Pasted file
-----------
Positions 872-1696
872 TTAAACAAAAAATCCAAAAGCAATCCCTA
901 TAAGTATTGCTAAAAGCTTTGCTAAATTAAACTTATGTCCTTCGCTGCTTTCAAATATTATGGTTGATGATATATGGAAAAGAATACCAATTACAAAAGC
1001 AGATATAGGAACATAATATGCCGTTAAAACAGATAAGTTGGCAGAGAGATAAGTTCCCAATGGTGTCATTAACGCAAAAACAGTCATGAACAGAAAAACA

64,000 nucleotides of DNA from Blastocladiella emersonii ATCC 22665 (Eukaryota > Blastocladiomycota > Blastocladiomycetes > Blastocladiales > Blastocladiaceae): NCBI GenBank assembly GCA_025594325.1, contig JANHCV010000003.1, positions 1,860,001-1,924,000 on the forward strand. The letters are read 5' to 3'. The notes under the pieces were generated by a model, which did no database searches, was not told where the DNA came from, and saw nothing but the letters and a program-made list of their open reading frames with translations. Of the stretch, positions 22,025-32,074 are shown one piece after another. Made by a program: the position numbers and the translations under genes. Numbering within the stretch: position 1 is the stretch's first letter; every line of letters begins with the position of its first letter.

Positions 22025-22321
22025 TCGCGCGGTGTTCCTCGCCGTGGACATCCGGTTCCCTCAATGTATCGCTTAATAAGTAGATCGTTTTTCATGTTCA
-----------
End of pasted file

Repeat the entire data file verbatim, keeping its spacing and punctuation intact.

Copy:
Positions 872-1696
872 TTAAACAAAAAATCCAAAAGCAATCCCTA
901 TAAGTATTGCTAAAAGCTTTGCTAAATTAAACTTATGTCCTTCGCTGCTTTCAAATATTATGGTTGATGATATATGGAAAAGAATACCAATTACAAAAGC
1001 AGATATAGGAACATAATATGCCGTTAAAACAGATAAGTTGGCAGAGAGATAAGTTCCCAATGGTGTCATTAACGCAAAAACAGTCATGAACAGAAAAACA

64,000 nucleotides of DNA from Blastocladiella emersonii ATCC 22665 (Eukaryota > Blastocladiomycota > Blastocladiomycetes > Blastocladiales > Blastocladiaceae): NCBI GenBank assembly GCA_025594325.1, contig JANHCV010000003.1, positions 1,860,001-1,924,000 on the forward strand. The letters are read 5' to 3'. The notes under the pieces were generated by a model, which did no database searches, was not told where the DNA came from, and saw nothing but the letters and a program-made list of their open reading frames with translations. Of the stretch, positions 22,025-32,074 are shown one piece after another. Made by a program: the position numbers and the translations under genes. Numbering within the stretch: position 1 is the stretch's first letter; every line of letters begins with the position of its first letter.

Positions 22025-22321
22025 TCGCGCGGTGTTCCTCGCCGTGGACATCCGGTTCCCTCAATGTATCGCTTAATAAGTAGATCGTTTTTCATGTTCA